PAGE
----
This little behind-the-scenes video of a weight-lifting Fox News reporter bragging about his messy desk (“He has the cluttered desk to prove how busy he is” . . . “Any reporter that has a neat desk isn’t a reporter”) made me instantly, weirdly furious.
Nothing against this objectively hardcore and impressive reporter and his fire-trap desk.
My inner ’90s feminist is just super tired of hearing good writing and reporting equated with being a slob / being an asshole / drinking your feelings / guy’s guydom.
I know and like and admire plenty of guys who fit this prototype. But it’s not the only way to do this job. In plenty of newsrooms I have been in, there was this kind of hard-nosed, martini-drinking, messy reporter who got shit done, but also plenty of fastidious, sunny, everything-in-moderation reporters who got shit done, and plenty of both kinds who did nothing at all.
Why the hell did this throwaway comment bother me so much? I think because that way of thinking about writing — and especially investigative reporting, a breathtakingly macho world — can stealthily make you think you don’t belong in such a job if you are, say, a tidy young girl dreaming of going into journalism, regardless of how good you may be at it.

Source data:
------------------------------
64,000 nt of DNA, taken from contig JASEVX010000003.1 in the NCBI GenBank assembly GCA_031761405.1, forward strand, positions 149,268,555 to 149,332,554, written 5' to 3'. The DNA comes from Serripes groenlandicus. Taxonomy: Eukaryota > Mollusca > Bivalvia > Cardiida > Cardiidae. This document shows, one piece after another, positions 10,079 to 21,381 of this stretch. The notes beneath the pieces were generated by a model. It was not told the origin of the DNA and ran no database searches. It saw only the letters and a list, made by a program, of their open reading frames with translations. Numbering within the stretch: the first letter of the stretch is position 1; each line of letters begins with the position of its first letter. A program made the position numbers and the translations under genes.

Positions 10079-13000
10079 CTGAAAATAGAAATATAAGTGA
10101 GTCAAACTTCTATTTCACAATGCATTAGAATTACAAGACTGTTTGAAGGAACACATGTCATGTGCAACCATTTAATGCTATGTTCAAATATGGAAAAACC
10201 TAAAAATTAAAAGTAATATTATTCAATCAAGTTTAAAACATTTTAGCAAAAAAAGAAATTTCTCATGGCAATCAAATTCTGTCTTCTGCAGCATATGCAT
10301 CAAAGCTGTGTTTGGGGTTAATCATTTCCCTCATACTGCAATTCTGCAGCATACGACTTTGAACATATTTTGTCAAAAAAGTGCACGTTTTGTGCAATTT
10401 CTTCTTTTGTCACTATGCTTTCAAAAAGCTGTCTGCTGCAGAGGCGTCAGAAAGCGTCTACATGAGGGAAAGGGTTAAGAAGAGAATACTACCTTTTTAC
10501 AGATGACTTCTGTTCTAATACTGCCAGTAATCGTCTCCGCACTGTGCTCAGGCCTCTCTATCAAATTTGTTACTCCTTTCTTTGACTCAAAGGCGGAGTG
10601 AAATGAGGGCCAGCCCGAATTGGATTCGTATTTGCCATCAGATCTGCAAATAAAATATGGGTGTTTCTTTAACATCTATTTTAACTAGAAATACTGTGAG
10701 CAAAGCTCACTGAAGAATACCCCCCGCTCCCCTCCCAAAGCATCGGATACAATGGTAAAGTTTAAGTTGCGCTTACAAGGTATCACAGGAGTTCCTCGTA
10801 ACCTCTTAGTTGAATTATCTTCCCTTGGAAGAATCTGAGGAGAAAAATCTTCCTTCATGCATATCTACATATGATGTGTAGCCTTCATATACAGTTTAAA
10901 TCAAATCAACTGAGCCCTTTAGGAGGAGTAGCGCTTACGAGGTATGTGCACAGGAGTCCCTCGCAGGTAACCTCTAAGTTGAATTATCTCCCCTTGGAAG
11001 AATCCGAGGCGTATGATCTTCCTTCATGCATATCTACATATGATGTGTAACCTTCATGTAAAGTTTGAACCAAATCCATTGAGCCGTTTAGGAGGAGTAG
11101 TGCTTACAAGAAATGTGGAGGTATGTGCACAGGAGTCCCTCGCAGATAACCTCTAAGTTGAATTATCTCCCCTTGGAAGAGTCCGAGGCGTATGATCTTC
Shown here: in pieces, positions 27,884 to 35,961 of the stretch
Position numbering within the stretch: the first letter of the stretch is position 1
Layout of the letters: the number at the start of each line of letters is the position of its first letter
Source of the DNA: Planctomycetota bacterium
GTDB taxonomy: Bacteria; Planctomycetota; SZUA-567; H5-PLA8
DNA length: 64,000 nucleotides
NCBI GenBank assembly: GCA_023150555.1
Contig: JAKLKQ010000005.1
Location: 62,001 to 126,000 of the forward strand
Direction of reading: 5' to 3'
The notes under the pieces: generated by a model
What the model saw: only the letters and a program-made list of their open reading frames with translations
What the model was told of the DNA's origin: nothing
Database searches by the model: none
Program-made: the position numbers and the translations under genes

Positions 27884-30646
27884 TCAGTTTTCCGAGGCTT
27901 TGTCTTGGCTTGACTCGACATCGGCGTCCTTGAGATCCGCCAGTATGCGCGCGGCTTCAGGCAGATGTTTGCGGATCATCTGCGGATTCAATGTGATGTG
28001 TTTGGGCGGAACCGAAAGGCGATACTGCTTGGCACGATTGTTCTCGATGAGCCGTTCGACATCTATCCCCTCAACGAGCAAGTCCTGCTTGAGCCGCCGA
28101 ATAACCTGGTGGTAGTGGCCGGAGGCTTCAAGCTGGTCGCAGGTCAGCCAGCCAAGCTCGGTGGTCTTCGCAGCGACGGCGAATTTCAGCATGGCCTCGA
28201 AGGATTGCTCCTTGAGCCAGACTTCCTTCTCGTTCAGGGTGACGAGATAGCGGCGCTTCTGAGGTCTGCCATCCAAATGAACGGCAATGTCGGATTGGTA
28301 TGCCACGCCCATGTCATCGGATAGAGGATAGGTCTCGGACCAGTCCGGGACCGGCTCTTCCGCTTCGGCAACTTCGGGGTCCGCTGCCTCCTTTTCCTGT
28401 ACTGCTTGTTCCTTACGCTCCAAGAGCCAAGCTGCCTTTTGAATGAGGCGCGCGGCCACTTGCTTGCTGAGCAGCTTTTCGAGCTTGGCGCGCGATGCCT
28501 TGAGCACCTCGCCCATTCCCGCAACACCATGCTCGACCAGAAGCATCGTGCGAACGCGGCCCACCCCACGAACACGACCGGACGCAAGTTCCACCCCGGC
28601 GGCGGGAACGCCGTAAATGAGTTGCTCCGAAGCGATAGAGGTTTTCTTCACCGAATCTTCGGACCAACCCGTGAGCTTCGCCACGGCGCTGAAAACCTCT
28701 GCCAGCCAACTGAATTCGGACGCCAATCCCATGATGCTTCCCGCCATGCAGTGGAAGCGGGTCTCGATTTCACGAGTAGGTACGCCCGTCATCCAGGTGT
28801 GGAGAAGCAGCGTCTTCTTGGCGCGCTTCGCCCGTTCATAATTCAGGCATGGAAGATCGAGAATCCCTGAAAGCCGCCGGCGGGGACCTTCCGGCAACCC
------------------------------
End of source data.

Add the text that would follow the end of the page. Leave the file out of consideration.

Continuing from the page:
I bristle when I hear about how a writer or reporter is supposed to look or behave. The concept that “real reporters” only come one way is insidious.
I was having lunch with a journalist friend the other day. She and I realized that for years we had believed that good writers were supposed to be hard-drinking, gruff, and messy. And so we had tried hard drinking, gruffness, and messiness out as part of trying to become writers.
From childhood, for instance, I cultivated bad handwriting, because I thought to be a real writer you couldn’t possibly have anything as dot-your-i’s-with-hearts prissy as good penmanship.
Mostly I’ve overcome this anxiety. Today, I have my thousands of contacts in neat Excel spreadsheets. I clean my desk compulsively. I believe that having everything in its place makes my life easier and my work better. And yet, I never will be able to hand-write a legible grocery list.